A student’s access to food can be impacted by their job, expenses, social network and financial resources. Food insecurity can lead to a lower GPA, poor mental health and a limited social life. And the pandemic has highlighted struggles within our community and made basic needs services more crucial than ever.
With the implementation of the Feed the Stampede food assistance program over the past year, CU Boulder has been designated a Hunger Free Campus by the Colorado Department of Higher Education (CDHE). The Hunger Free Campus Checklist is a statewide initiative to address disparities in food insecurity on college campuses.
Achieving this designation
The Hunger Free Campus Checklist was created with specific criteria to create inclusive, student-focused programs that enhance existing campus resources. It encourages colleges and universities to promote success beyond the classroom by providing all students with resources and basic needs, including food.
CU Boulder is the fifth school in the state and the first CU campus to receive this designation.
“We are proud to have been designated by the CDHE as a hunger free campus, and we are grateful to the support of our partners,” said Hannah Wilks, director of the Volunteer Resource Center (VRC). “This does not mean that our work is done, but it is a significant step in recognizing the issues that students face and highlights our ongoing efforts to support the basic needs of our students.”
This designation is a statewide recognition of the commitment the institution has in supporting the health and well-being of their students. It signifies the collective effort across students, staff, faculty and community members to raise awareness and assistance for food insecurity.
Addressing student food insecurity
Feed the Stampede has worked to ensure students experiencing any level of food insecurity have the necessary knowledge, resources and access to enough food to meet their needs. According to the Hope Center’s #RealCollege survey, 38% of students at four-year institutions face food insecurity.
“I struggle affording food on a weekly basis as I could not get a job in the service industry in Boulder due to COVID, the reoccurring lockdowns and the lack of need for restaurant workers at this time. Buff Pantry greatly helped me feed myself the last semester at CU,” said a CU Boulder student.
In partnership with Community Food Share, more than 218,000 pounds of food has been distributed to the CU Boulder community through the Feed the Stampede assistance program.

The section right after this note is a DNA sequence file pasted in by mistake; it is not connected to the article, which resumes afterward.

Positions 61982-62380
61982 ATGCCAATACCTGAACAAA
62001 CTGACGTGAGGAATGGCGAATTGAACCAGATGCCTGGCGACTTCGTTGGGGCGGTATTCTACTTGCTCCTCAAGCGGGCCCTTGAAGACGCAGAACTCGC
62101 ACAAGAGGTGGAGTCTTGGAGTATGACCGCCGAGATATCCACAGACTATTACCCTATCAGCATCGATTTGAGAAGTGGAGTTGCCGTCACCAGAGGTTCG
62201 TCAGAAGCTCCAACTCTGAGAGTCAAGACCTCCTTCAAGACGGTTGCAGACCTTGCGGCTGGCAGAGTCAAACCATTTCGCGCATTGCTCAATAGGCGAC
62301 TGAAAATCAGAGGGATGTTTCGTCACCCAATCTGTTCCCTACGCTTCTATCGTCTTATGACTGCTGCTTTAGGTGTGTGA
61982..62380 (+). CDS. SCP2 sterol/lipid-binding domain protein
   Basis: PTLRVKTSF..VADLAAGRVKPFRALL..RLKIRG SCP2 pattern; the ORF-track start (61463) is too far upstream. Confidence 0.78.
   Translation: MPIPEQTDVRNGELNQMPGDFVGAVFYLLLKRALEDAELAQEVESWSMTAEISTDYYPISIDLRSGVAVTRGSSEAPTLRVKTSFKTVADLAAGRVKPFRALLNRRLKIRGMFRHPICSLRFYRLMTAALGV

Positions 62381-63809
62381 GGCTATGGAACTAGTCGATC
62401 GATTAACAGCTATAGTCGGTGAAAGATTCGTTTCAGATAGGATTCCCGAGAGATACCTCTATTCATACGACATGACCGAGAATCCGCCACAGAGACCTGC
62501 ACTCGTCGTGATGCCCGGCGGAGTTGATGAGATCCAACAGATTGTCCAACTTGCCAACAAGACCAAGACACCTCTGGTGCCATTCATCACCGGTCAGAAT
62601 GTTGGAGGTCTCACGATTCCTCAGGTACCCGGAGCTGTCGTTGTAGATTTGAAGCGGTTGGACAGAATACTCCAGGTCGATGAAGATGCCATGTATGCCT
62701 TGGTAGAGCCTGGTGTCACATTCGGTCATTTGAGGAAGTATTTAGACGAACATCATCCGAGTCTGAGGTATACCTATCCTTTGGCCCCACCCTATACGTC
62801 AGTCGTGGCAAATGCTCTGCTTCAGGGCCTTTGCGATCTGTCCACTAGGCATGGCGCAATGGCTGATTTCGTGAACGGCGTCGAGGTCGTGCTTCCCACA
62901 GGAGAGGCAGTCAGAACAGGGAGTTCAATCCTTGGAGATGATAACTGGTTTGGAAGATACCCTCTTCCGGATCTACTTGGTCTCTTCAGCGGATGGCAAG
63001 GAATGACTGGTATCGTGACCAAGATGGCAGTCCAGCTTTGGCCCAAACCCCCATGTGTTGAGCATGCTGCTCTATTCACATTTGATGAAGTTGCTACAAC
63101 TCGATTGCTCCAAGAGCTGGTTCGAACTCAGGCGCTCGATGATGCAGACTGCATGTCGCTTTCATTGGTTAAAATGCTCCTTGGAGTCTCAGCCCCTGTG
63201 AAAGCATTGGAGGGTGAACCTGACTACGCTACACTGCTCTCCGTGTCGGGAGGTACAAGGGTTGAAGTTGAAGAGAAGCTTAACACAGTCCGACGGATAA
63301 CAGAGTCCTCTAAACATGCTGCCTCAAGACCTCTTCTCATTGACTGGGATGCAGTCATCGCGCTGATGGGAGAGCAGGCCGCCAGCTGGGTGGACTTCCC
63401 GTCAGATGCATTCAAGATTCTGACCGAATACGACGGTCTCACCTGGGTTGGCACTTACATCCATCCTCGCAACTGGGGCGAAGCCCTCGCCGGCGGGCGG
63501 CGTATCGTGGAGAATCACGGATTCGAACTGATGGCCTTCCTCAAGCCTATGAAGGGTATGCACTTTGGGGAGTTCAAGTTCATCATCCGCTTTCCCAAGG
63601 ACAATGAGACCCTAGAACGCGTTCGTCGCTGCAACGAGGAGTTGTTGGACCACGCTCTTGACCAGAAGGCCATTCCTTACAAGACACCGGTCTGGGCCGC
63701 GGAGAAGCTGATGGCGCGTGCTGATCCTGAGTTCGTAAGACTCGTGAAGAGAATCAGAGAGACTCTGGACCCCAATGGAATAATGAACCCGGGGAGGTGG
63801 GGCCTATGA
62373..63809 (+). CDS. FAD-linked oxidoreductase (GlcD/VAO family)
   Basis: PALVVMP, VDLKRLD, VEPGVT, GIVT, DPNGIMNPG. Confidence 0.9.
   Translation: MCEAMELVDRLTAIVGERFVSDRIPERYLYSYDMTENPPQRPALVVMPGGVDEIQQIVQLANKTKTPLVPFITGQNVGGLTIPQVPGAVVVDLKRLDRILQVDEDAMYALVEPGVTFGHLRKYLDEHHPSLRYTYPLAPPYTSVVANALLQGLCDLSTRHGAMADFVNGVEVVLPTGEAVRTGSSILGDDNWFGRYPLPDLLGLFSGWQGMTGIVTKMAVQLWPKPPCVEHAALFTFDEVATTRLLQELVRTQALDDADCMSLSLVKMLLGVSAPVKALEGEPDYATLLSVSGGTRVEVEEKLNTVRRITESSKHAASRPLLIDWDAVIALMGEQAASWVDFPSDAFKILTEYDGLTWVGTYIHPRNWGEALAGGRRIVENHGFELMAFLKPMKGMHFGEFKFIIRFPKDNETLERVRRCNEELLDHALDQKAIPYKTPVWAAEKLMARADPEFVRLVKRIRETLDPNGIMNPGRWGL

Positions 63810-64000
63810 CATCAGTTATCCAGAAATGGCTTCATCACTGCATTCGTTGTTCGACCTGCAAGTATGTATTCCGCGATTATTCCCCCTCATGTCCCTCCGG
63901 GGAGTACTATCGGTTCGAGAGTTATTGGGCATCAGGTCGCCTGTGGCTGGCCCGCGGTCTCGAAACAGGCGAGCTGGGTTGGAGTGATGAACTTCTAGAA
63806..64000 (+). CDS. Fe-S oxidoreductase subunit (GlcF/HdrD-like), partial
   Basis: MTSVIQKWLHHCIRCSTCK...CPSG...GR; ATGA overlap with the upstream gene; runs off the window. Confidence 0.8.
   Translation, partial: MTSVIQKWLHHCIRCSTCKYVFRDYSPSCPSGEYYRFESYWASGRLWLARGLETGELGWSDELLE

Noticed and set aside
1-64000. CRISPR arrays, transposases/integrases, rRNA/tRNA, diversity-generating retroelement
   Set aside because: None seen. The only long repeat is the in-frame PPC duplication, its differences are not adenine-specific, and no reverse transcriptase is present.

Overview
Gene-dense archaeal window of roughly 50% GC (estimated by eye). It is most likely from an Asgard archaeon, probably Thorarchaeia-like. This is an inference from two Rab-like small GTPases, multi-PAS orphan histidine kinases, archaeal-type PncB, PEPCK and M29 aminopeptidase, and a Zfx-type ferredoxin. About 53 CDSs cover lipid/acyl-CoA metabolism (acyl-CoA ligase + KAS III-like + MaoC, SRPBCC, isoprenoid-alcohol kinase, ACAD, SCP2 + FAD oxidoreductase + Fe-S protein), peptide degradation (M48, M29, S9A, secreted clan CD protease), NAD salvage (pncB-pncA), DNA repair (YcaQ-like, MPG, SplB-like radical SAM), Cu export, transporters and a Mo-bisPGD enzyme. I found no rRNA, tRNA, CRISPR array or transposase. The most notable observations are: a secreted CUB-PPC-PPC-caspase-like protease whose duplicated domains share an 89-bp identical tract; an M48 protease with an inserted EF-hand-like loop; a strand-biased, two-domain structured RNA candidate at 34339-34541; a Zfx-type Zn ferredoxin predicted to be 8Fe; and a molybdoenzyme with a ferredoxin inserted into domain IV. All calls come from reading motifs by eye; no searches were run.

The Buff Pantry opened on Sept. 3, 2020 and is an on-campus resource for all CU Boulder students. Students are welcome to visit the Buff Pantry one time per week to receive approximately 20-30 pounds of food per visit. The Buff Pantry provides shelf stable products, fresh produce and personal care items at no cost to students.
Throughout the 2020-2021 academic year, the Buff Pantry distributed 41,409 pounds of food to visitors. Through a partnership with the University Memorial Center and with support from the Environmental Center Joint Board, the Buff Panty has expanded their space and equipment and will soon offer more fresh produce, refrigerated and frozen foods.
Mobile food pantries
To further meet community needs, Feed the Stampede also hosted 21 mobile food pantries at various locations around campus. Since April 2020, mobile food pantries have had 6,325 visits. 208,613 pounds of food were distributed, and 236 volunteers gave 826 hours of time to these events.
Swipe It Forward program
In partnership with Campus Dining Services, Swipe It Forward allows CU Boulder students with a meal plan to donate one meal swipe per semester to a fellow student. Due to the pandemic, Swipe It Forward was on pause for the 2020-2021 academic year. Feed the Stampede will relaunch Swipe It Forward this semester, and students can donate meal swipes Oct. 4-6. Feed the Stampede will work with the Office of Financial Aid to identify students that are most in need and invite them to apply to receive meal swipes.
Partnerships around SNAP enrollment
Feed the Stampede partnered with the Office of Financial Aid and Community Food Share to provide enrollment assistance to the Supplemental Nutrition Assistance Program (SNAP). Targeted outreach was made to students who may qualify for SNAP, and SNAP information and resources are available on the VRC website.
In addition to these programs, Feed the Stampede has made efforts to increase campus community awareness around food insecurity and improve services through educational events, data collecting and reporting.
Committing to student support and success
Food security and mental health services are essential for students attending Colorado institutions of higher education.
“We’re here to help our students succeed, both in and out of the classroom. In order for our students to succeed, their basic needs have to be met,” said JB Banks, associate vice chancellor for student affairs and dean of students. “I’m grateful for the relationships we have made across campus and the Boulder community to provide food assistance programs, and proud of the work that’s been done to support our students—especially during a time when things have often been tough and uncertain.”